The Young Karl Marx Screen 7 articles

The Young Karl Marx


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  • The film exhibits all the traps of the kind of bourgeois biopic-cum-costume film that brings to mind Merchant-Ivory productions or, for that matter, Es war einmal in Deutschland (Bye Bye Germany, Sam Garbarski), which, like Peck’s, screened in the Berlinale Special section. Both films seek to impress viewers with their sense of authenticity accomplished through set design, yet, at least to this viewer, both fall into the same intellectual trap.

  • Marx comes off, above all, as a supreme tactician whose empathy remains abstract; the movie’s hidden hero is the radical humanist Wilhelm Weitling (Alexander Scheer), who foresees destructive violence arising from Marx’s ideological purity. The movie’s plush, cozy aesthetic and unintentionally funny melodrama are at odds with its subjects: revolt, theory, originality, and observation.

  • From its lifelessly anachronistic English dialogue to its Masterpiece Theatre lighting and production design, The Young Karl Marx tries to filter radical thought through the pace and aesthetics of a middlebrow drama. Its politics wrapped in trappings as familiar as a recycled period costume, the film seems so competently genteel that it comes as a shock when Bob Dylan’s “Like A Rolling Stone” bursts in over the end credits—an injection of ambitious rock ’n’ roll swagger that comes too late.

  • The film has evocative bits and pieces, particularly pertaining to the physical act of writing in the 19th century. . . . Yet The Young Karl Marx reminds one of the perils involved with making a film about brilliant obsessives: their single-mindedness, a pivotal and inescapable element of their success and talent, can grow repetitive and overbearing for audiences.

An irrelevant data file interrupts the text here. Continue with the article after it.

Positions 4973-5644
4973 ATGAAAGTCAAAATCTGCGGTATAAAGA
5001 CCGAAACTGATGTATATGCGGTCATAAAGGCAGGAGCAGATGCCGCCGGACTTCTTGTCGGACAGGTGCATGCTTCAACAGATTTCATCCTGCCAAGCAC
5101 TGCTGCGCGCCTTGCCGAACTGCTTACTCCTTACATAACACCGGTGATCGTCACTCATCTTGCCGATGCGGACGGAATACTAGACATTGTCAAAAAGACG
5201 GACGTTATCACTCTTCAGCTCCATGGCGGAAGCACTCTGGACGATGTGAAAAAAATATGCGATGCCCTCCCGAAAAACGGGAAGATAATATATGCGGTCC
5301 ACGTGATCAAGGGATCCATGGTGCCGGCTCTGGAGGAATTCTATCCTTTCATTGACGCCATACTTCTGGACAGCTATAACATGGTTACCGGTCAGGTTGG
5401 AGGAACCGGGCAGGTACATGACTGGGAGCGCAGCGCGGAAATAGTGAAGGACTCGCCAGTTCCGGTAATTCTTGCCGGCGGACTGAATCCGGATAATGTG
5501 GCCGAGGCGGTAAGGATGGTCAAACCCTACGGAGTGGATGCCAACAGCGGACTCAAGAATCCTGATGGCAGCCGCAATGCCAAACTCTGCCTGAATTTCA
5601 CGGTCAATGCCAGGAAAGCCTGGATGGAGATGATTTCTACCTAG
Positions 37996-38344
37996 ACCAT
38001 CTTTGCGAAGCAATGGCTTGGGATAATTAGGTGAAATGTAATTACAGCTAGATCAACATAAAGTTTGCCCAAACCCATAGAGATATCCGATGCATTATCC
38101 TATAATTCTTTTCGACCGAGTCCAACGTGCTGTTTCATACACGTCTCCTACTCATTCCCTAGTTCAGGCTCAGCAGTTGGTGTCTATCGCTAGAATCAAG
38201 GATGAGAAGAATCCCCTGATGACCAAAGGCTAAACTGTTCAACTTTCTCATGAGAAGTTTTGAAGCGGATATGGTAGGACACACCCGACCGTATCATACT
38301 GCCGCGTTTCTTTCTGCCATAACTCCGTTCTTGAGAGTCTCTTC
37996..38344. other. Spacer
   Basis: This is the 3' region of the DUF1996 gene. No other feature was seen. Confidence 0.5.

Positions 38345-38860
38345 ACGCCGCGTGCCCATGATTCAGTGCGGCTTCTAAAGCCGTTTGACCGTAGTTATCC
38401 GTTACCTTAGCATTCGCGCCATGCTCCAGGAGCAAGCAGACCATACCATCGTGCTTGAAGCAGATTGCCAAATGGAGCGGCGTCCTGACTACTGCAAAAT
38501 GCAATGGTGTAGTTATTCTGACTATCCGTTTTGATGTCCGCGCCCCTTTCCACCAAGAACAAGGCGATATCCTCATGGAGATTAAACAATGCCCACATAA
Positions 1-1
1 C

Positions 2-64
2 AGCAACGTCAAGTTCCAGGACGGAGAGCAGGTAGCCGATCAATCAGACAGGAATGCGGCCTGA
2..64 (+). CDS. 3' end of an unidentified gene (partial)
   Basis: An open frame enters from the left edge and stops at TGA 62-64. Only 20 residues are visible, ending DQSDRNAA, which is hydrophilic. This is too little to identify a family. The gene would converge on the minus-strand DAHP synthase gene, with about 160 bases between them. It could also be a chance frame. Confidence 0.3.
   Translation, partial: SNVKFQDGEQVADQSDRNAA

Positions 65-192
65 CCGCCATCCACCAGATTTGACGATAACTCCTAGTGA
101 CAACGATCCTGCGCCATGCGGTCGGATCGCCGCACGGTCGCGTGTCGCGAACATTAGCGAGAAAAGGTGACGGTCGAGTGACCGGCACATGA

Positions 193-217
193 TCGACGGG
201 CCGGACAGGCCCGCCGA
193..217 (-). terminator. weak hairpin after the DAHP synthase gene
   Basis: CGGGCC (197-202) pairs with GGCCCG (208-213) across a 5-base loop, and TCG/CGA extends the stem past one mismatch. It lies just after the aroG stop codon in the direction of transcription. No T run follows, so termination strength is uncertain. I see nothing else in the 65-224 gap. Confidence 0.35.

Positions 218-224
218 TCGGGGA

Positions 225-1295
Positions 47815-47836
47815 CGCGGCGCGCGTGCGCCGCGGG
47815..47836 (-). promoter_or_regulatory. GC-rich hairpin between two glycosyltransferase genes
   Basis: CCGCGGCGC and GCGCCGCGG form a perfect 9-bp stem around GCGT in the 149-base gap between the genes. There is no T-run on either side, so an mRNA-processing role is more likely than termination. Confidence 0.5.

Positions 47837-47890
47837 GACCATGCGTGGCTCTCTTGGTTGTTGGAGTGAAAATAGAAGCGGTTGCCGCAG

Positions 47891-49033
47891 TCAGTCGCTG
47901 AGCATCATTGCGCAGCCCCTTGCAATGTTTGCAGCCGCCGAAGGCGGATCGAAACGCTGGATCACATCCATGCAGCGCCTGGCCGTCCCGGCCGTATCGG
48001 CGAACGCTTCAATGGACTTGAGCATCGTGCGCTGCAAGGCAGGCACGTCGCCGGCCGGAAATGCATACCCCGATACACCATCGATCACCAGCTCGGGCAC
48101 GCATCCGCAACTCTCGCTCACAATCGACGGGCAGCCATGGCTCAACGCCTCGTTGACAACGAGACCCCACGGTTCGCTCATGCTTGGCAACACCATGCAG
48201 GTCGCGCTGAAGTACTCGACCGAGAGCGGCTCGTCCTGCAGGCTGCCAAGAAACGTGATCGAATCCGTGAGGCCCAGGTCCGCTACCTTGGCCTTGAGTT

• In any other hands, such a project may have been an unconscionable travesty, but The Young Karl Marx is salvaged by the fact that Peck and his fellow screenwriter Pascal Bonitzer clearly know their Marx. Peck sheds valuable light on the biographical circumstances surrounding the composition of groundbreaking texts... and even presents a vision of the actual act of writing itself, often a collaboration between the duo in the truest sense of the word.

  • It comes and goes in a tense dream of arguments, speeches, debate, and spectacle, Peck conducting a symphony of seismic shifts in thought, adorned with a series of snapshots of turning points in the lives of Marx and Engels. It doesn’t proselytise as much as it runs with an inherent assumption of the value of the ideas it portrays, taking a relatively dry series of historical events and making them refreshingly accessible.

  • The movie does not put ideas at the forefront, but it does present ideas with a solidity that’s admirable. Peck’s co-screenwriters Pascal Bonitzer, a longtime collaborator of the late Jacques Rivette, and the two clearly know their stuff. The movie is largely a story of personalities. Karl is fiery, brilliant, disorganized, passionate. Engels is, despite his courage and curiosity, a bit more of a wide-eyed innocent and certainly a more organized person.

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